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Williams v. Colvin

United States District Court, N.D. Illinois, Eastern Division

March 31, 2014

DIETRICH WILLIAMS, Plaintiff,
v.
CAROLYN W. COLVIN, Acting Commissioner of Social Security, [1] Defendant.

MEMORANDUM OPINION AND ORDER[2]

SIDNEY I. SCHENKIER, Magistrate Judge.

Plaintiff Dietrich Williams, through his court-appointed guardian, Barbara Martin, seeks reversal of a final decision by the Commissioner of the Social Security Administration ("Commissioner"), denying Mr. Williams's application for Supplemental Security Income ("SSI") (doc. # 23). The Commissioner has filed a cross-motion for summary judgment to affirm the denial of SSI (doc. # 30). For the reasons set forth below, we reverse the Commissioner's decision in part and affirm in part.

I.

We begin with a summary of the administrative record and procedural history of this case. In Part A, we discuss the general background information, the facts regarding Mr. Williams's injury and disability, and Mr. Williams's resulting settlement agreement. In Parts B and C, we describe the Illinois Disability Pooled Trust and then detail the creation of Mr. Williams's supplemental needs trust, respectively. Then, in Part D, we address the ALJ's opinion, as well as the Appeals Council's opinion.

A.

Mr. Williams is disabled after suffering a traumatic brain injury caused by an automobile accident on March 25, 1991 (R. 54, 118). He filed a negligence action in the Circuit Court of Cook County against the City of Chicago, seeking compensation for his injuries arising from the accident (R. 47, 54). In September 1994, the Circuit Court of Cook County Probate Division ("Probate Court") adjudicated Mr. Williams disabled and appointed his mother, Barbara Martin, as his guardian (R. 118).

On November 30, 1994, the Circuit Court of Cook County Law Division ("Law Division") entered an order approving a structured settlement of the negligence action for a total of $650, 000 (R. 42-60). The settlement agreement provided Mr. Williams with a lump sum payment of $82, 593.12, which the court directed "shall be placed into an account" by Ms. Martin, as guardian, "in the name of Dietrich Williams"; the court further ordered that the account "shall be supervised by the Probate Division of the Circuit Court of Cook County" (R. 42, 45-46). In addition to the lump sum payment, the settlement agreement provided for the purchase of two annuity policies (R. 47-53). The two annuity policies, one issued by Transamerica Occidental Life Insurance Co. ("Transamerica") and one issued by Safeco Life Insurance Co. ("Safeco"), were to provide monthly payments to Mr. Williams starting on December 15, 1994, as well as scheduled lump sum payments payable on 13 occasions between 1995 and 2024 (R. 52-53). As part of its order approving the settlement, the court stated that the "Plenary Guardian is authorized and directed to... distribute the proceeds in accordance with the provisions of this Order subject to further Order of the Probate Division" (R. 46).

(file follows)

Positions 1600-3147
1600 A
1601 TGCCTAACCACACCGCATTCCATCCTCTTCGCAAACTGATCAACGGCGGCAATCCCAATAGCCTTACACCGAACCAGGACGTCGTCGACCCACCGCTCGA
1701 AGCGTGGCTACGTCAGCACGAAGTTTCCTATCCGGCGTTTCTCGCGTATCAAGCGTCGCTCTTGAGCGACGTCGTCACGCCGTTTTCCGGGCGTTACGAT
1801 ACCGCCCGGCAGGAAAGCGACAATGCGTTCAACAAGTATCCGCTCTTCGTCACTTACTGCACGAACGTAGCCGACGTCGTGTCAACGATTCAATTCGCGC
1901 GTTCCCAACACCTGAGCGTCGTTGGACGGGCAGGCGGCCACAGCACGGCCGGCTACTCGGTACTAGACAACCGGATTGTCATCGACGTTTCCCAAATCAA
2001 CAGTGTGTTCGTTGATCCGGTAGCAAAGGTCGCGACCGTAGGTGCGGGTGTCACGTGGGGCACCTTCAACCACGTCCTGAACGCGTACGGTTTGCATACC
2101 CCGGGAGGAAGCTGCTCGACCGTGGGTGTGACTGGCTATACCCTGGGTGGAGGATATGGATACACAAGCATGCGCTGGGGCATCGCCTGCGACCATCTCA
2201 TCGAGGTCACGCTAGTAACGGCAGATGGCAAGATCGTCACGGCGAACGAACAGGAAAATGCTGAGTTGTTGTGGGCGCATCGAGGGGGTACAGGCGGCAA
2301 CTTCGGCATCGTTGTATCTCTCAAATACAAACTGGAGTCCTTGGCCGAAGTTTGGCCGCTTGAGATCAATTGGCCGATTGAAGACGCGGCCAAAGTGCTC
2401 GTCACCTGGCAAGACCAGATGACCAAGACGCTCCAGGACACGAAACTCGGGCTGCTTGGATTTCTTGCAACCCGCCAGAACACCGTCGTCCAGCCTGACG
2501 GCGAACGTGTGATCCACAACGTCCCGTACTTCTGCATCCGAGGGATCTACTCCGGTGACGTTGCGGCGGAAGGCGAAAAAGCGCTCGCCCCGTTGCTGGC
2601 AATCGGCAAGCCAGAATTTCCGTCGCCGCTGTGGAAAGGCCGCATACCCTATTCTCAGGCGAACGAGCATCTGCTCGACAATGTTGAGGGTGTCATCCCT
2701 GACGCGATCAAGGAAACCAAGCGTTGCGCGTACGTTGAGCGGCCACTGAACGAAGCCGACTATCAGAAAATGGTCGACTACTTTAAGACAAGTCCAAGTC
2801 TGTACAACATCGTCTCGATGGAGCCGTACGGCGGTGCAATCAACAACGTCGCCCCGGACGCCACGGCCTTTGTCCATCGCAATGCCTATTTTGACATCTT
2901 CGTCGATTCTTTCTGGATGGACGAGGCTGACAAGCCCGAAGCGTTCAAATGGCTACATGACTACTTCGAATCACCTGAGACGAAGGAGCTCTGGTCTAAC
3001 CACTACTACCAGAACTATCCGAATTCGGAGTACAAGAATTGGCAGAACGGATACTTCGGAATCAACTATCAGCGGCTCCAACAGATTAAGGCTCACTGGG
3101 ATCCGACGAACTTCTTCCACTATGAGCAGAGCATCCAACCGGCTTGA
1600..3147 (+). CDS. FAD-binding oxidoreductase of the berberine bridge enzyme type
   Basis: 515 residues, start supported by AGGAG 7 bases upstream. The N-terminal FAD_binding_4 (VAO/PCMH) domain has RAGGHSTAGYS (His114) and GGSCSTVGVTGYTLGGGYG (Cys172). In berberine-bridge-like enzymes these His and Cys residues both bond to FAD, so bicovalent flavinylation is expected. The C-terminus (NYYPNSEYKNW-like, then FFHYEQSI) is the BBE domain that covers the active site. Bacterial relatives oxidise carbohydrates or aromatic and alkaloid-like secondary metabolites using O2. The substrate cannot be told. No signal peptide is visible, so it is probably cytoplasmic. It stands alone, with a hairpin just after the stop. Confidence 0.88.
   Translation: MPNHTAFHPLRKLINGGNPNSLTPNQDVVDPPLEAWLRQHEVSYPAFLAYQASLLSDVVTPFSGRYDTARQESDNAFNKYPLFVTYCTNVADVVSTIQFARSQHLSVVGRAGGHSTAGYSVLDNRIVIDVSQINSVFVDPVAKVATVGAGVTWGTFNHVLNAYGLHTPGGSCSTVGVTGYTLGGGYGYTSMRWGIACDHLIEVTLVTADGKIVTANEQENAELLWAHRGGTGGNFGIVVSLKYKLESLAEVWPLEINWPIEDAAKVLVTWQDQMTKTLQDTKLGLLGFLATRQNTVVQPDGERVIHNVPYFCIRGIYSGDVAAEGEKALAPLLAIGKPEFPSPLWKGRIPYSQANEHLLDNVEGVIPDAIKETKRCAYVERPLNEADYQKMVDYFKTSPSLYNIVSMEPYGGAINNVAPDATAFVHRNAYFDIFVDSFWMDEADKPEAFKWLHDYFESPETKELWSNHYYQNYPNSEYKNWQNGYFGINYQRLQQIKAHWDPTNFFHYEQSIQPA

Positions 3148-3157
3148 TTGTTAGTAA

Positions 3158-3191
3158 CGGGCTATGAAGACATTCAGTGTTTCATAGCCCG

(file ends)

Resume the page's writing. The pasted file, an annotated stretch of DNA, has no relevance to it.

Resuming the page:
The structured settlement agreement contained a section regarding "Plaintiff's Rights to Payments, " which stated in pertinent part:

It being understood Plaintiff is and shall be a general creditor to the Defendant. Said payments cannot be accelerated, deferred, increased or decreased by the Plaintiff and no part of the payments called for herein or any assets of the Defendant is to be subject to execution or any legal process for any obligation in any manner, nor shall the Plaintiff have the power to sell or mortgage or encumber same, or any part thereof, nor anticipate the same, or any part thereof, by assignment or otherwise.

(R. 48). The Safeco Annuity contract contained the following section pertaining to assignment:

An absolute assignment of this annuity contract will make the assignee the new owner of this annuity contract. We will not be bound by an assignment until written notice from the owner of this annuity contract is recorded at our home office.
No payment under this annuity contract may be accelerated, deferred, increased, or decreased, or anticipated, sold, assigned, or encumbered in any manner by the annuitant (or either joint annuitant) or any other recipient of the payment.

(R. 39). Likewise, the Transamerica Annuity contract contained provisions regarding assignment rights. On the Schedule of Benefits page, a stamped Notice stated:

This annuity contract has been placed in the possession of: Dietrich Williams for the sole purpose of perfecting a security interest that the above named has in his contract. The above named is not the owner of, and has no ownership rights in, this contract and may not assign or otherwise use it as any form of collateral. Please contact the issuer for further information.

(R. 58). The General Provisions page contained a section regarding "Change of Owner, " which provides:

An assignment of this policy will not be binding upon the Company until recorded at its Home Office. The Company assumes no responsibility for the sufficiency or validity of any assignment. However, when an assignment is filed with the Company and recorded at the Home Office, the owner's rights will be subject to it.

(R. 58A). Both annuity contracts provided that Mr. Williams was the sole annuitant and creditor of the respective annuities (R. 35-41, 57-60).

B.